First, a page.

Small Business Owner’s Guide to Hiring and Managing Remote Employees

  •  03/01/2021
  • By Andrea Collatz
  •  Employer

You’re managing the hiring process of a well-regarded prospective employee. There’s lots of paperwork to follow and boxes to check. Normally, it’s a tough job to manage, but now you’re working from home and so is the person you want to hire. What are your best options to find the right new hire when so many people are working remotely?

The remote-work movement is revolutionizing the way we do business. Out-of-office opportunities are highly-desired by the current workforce; in fact, 99% of people say they would choose to work remotely, at least part-time, for the rest of their careers.

In 2019, nearly 4% of people worked at home half-time or more. However, Global WorkPlace Analytics predicts that to increase dramatically; their latest research projects that within two years, 30% of the workforce will work from home multiple days a week.

Employees aren’t the only ones who stand to benefit from remote work. Small business owners have much to gain from work-from-home policies, but there are important steps to take before making the leap. Learn the advantages of allowing employees to work offsite, and discover key tips for hiring and managing a remote team:

No matter if you’ve met face-to-face or only via videoconference, hiring the right person requires more than a gut check. Screen prospective employees with an online background check from ShareAble© for Hires. Comprehensive reports from TransUnion deliver insight into someone's credit, criminal, and ID verification history.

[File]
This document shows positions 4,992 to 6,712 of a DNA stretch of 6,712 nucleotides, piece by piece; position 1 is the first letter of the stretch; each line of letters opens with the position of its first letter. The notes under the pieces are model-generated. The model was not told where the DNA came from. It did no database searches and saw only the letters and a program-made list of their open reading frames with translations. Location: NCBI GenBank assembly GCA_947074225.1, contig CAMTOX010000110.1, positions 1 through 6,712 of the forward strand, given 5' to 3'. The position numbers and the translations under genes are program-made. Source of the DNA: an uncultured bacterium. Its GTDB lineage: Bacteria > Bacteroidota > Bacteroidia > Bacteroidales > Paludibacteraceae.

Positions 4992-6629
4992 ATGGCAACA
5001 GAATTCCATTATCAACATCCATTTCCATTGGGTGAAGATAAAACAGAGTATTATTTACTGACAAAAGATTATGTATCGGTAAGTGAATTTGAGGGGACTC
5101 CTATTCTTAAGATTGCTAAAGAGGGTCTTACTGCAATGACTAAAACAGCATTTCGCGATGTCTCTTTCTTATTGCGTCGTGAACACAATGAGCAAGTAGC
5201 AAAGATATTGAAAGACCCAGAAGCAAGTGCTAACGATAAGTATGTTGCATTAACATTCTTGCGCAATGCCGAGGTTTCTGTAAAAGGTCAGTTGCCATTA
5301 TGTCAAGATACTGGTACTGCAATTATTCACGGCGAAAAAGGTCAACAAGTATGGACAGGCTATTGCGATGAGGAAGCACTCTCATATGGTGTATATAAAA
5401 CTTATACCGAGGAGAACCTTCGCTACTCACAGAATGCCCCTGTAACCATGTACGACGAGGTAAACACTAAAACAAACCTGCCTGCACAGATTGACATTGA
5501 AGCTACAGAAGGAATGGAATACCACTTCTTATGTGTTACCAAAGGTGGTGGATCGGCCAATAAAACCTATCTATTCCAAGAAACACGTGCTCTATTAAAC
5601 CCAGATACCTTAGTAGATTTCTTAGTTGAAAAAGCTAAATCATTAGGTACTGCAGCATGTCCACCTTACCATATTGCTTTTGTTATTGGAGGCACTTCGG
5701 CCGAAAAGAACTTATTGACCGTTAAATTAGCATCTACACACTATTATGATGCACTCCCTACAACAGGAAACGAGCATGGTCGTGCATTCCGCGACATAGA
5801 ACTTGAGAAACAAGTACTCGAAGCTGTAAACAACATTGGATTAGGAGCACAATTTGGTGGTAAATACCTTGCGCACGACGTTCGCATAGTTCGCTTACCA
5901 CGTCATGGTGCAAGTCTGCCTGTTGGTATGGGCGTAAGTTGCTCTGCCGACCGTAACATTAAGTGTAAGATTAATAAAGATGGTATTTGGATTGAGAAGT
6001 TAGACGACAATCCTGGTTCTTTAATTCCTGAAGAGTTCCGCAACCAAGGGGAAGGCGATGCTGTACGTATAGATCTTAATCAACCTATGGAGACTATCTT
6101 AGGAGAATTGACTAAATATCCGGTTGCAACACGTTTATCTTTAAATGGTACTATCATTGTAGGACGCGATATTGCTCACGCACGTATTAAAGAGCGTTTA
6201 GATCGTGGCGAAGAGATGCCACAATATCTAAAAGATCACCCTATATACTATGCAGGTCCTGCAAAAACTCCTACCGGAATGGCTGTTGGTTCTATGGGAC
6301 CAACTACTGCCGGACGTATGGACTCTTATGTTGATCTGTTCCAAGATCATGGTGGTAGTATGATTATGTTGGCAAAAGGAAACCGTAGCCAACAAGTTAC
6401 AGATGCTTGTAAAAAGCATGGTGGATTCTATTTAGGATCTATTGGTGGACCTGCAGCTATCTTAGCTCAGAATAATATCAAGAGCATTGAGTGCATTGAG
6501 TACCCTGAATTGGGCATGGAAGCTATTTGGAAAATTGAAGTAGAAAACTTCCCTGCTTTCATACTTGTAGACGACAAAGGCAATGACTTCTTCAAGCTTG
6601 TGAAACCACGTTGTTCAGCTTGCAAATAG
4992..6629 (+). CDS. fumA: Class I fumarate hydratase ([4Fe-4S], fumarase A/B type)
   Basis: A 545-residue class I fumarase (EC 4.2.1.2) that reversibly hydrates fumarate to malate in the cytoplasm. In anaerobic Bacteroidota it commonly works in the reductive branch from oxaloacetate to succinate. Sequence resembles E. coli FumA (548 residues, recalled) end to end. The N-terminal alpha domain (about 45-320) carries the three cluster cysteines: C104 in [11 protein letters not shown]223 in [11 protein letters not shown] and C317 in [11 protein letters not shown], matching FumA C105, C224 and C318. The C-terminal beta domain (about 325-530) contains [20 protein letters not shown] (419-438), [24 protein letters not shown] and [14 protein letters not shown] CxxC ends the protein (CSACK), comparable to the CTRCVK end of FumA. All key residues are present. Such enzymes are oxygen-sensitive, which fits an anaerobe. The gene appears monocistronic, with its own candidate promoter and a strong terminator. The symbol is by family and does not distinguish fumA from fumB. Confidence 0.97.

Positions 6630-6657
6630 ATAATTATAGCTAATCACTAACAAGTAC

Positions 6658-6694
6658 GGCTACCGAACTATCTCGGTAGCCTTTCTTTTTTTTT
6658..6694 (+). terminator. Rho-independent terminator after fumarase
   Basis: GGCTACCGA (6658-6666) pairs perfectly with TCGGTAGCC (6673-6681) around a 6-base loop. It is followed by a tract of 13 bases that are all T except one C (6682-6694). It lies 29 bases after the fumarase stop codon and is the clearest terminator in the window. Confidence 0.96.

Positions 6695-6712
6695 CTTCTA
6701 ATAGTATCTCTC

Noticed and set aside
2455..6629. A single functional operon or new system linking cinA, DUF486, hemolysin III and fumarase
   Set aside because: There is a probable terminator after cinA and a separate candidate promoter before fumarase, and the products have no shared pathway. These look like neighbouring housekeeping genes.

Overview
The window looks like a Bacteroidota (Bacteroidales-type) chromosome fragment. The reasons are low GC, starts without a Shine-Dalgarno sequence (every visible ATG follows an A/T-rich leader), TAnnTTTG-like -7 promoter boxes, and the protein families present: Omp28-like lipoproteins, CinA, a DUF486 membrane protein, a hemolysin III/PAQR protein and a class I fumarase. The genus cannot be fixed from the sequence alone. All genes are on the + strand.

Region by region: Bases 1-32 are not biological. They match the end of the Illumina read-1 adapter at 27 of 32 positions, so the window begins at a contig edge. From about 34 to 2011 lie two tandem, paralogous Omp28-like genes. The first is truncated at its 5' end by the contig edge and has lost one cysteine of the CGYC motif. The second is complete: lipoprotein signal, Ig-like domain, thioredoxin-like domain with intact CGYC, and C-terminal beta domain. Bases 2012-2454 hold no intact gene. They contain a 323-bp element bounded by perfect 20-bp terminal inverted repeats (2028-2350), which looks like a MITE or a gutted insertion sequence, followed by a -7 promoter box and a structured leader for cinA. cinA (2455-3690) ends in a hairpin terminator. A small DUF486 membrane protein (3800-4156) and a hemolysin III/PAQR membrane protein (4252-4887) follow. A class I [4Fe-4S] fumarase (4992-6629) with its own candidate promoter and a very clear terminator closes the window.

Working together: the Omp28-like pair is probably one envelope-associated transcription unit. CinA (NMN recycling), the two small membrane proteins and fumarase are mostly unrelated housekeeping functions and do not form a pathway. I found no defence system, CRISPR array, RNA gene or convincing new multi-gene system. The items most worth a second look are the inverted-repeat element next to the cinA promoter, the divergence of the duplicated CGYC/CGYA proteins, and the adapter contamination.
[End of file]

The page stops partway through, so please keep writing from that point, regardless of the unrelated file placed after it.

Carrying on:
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4 Benefits of Hiring Remote Employees

Many business owners are electing to bring on remote team members, and there are plenty of reasons to do so.

Four benefits of hiring remote employees: entice top talent, improve retention rates, boost productivity, save money

1. Entice top talent

According to LinkedIn, 72% of recruiters say that work flexibility (which includes remote work options) is an important factor for the future of HR and recruiting. As the gig economy grows, a bigger faction of the working population may be looking for remote opportunities; this is largely a result of shifting priorities.

One of those values: remote opportunities. According to INC., 75% of Millennials say that work from home policies are important. Employers looking to attract this subset of the workforce may need to consider incorporating flexible work options into their business model.

However, Millennials aren’t the only ones that desire some type of out-of-office opportunity. In today’s increasingly connected world, remote work is more feasible than ever before, especially following the global pandemic.

In order to attract high-quality employees, business owners and hiring managers must consider the desires of the current talent pool. Highly qualified individuals have their pick of the litter; if one of two competing job offers provides the opportunity for remote work, and the other doesn’t, this candidate may elect to accept the more flexible option. Forgoing this kind of work flexibility could mean losing your top candidate to a competitor who offers remote positions.

Opening up a job offer to remote employees also helps employers reach a wider talent pool. Hiring managers can cast a wider net; instead of focusing their search within a particular city or state, they can extend their hunt to the entire country (or globe) to find the perfect match for the company’s open position.

2. Improve retention rates